The U.S. Supreme Court as expected denied ParkerVision Inc.’s (PRKR) petition for a writ of certiorari requesting a review of the decision of the U.S. Court of Appeals for the Federal Circuit throwing out a $173 million award ParkerVision won against Qualcomm Inc.
Jacksonville, Florida-based ParkerVision filed its petition on Feb. 29, saying the key issue it wanted the high court to rule on was “whether and under what circumstances an inconsistency in expert testimony permits a court to set aside a jury verdict and grant the losing party judgment as a matter of law.”
Supreme court observers including Lisa Larrimore Ouelette, an assistant professor at Stanford Law School and an expert on the high court’s patent rulings, had said the high court might take up the case because of its penchant for overturning the Federal Circuit.
ParkerVision had been represented in the petition by Thomas C. Goldstein, a partner with Goldstein & Russell P.C.
Even if the high court does take the case up, Ouelette had said it may decide that the petition is just attempting to turn a factual dispute into a legal one.
ParkerVision said the high court’s decision has no impact on the ongoing International Trade Commission (ITC) investigation against Qualcomm, Apple, LG and Samsung initiated in January.
“We are disappointed that the Supreme Court decided not to hear and weigh-in on this important matter,” CEO Jeffrey Parker said in a statement. “The Federal Circuit's lack of respect for jury verdicts, especially those that find in favor of patent holders, undermines the property rights that innovators depend on when investing significant amounts of resources to create new inventions.”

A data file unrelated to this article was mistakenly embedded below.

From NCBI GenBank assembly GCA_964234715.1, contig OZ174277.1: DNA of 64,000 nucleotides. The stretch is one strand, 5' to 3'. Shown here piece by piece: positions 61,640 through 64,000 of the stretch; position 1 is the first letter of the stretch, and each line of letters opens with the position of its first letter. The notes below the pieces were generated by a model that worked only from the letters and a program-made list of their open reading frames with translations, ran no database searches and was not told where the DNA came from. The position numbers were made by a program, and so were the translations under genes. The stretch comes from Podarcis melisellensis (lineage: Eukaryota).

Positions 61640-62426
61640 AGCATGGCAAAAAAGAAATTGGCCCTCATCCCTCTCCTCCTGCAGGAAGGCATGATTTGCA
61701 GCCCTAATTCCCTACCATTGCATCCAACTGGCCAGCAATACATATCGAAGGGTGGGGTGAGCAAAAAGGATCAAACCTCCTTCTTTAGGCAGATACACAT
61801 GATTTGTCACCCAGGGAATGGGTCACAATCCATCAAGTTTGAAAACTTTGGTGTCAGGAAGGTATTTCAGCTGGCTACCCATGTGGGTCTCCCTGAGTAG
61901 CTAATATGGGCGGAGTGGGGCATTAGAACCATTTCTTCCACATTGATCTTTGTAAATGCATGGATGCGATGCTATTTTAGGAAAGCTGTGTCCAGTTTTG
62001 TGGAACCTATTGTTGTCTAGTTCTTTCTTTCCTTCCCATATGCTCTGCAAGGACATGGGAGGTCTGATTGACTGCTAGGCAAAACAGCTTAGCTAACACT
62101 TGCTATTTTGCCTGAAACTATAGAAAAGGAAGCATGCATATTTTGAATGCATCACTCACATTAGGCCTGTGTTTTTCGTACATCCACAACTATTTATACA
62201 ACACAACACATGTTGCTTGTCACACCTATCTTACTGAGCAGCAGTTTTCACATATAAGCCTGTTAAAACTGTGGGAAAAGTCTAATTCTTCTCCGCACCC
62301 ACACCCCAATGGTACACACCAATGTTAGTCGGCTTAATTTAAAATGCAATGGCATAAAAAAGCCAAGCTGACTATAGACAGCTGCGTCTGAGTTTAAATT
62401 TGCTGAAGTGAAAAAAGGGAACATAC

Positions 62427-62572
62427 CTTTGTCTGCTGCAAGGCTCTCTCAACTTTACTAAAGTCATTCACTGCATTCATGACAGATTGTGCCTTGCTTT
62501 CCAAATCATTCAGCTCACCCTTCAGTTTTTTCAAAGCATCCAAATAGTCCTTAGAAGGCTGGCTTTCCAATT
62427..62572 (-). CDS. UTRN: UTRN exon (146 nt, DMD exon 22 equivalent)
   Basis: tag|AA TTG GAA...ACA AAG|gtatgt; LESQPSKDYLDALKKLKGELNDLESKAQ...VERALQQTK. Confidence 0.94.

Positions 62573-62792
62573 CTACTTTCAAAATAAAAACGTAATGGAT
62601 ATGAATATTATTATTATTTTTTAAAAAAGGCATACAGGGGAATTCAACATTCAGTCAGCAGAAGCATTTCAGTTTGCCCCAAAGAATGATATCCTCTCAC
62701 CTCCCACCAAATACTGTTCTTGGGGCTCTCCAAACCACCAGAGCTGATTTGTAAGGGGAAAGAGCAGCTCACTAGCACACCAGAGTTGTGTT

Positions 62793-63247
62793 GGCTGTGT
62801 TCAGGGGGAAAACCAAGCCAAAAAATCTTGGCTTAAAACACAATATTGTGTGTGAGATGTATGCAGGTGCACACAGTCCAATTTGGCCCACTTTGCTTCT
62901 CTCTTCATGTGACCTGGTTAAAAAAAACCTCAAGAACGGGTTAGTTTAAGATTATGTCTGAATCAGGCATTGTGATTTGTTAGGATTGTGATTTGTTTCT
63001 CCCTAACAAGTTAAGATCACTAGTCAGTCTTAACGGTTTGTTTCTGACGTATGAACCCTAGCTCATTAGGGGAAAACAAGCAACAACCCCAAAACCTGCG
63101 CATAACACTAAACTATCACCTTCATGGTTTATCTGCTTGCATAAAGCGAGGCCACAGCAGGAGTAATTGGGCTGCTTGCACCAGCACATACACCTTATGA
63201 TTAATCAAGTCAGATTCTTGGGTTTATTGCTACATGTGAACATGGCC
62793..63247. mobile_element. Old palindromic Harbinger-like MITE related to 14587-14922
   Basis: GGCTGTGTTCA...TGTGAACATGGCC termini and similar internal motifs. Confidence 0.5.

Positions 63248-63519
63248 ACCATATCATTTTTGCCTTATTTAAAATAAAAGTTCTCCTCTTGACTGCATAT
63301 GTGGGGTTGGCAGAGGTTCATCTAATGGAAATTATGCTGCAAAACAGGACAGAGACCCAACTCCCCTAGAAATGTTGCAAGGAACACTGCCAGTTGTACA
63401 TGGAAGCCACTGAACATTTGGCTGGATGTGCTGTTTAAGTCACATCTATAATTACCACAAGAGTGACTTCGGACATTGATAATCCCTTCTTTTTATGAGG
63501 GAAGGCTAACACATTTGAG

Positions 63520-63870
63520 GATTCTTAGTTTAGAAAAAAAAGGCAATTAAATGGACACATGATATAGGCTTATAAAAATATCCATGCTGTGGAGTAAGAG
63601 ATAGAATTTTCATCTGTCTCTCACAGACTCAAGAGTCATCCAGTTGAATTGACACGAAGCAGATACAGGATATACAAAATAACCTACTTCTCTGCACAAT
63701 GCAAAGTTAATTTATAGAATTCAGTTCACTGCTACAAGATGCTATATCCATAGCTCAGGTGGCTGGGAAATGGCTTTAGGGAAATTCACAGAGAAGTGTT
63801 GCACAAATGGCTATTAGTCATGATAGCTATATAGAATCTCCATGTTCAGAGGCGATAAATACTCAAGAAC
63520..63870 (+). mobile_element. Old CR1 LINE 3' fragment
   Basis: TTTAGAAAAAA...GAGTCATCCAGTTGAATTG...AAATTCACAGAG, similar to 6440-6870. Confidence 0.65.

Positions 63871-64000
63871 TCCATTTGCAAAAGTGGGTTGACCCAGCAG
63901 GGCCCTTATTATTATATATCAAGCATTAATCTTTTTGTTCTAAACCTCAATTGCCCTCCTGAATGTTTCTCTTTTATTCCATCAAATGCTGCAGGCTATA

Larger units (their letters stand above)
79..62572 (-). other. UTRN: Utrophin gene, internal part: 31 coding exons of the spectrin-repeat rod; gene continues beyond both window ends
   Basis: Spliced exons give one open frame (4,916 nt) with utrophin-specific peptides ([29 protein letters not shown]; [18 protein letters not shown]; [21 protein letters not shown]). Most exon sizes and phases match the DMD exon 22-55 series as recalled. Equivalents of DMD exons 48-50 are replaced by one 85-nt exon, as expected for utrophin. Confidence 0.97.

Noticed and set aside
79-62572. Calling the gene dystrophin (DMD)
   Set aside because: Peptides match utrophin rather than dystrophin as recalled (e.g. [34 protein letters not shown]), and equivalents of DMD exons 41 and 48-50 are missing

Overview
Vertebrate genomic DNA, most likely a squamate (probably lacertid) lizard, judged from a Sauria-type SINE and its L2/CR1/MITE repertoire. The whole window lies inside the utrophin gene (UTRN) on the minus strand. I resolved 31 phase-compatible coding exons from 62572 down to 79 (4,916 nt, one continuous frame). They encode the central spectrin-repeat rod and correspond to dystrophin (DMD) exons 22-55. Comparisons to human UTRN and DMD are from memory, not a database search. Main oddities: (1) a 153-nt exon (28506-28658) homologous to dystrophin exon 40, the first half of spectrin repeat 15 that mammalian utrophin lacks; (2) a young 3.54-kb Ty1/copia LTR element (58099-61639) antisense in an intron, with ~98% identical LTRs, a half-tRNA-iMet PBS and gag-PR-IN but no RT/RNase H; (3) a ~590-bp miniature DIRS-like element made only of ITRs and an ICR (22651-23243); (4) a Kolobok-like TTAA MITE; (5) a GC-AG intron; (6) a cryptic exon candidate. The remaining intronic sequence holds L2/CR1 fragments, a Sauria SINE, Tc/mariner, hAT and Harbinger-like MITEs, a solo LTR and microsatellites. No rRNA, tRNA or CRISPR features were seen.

Parker said patent owners should be entitled to trial by jury under the Seventh Amendment, and jury verdicts are entitled to deference.
“The Federal Circuit's disregard for a jury's factual findings in arriving at a verdict allows infringers to arbitrarily and unfairly capitalize on those inventions after the jury has found infringement.”
Parker said the company remains optimistic about its recently instituted ITC investigation, which focuses on different patent claims and inventions than those that were asserted in the earlier litigation.
He also noted that U.S. Patent and Trademark Office recently denied institution of petitions for inter pares review of certain of its patent claims which are similar to claims asserted in the ITC investigation.
“Based on the quality of the patents we asserted at the ITC, and the availability of injunctive relief, we are confident the ITC investigation will demonstrate the foundational significance and value of our patented innovations.”
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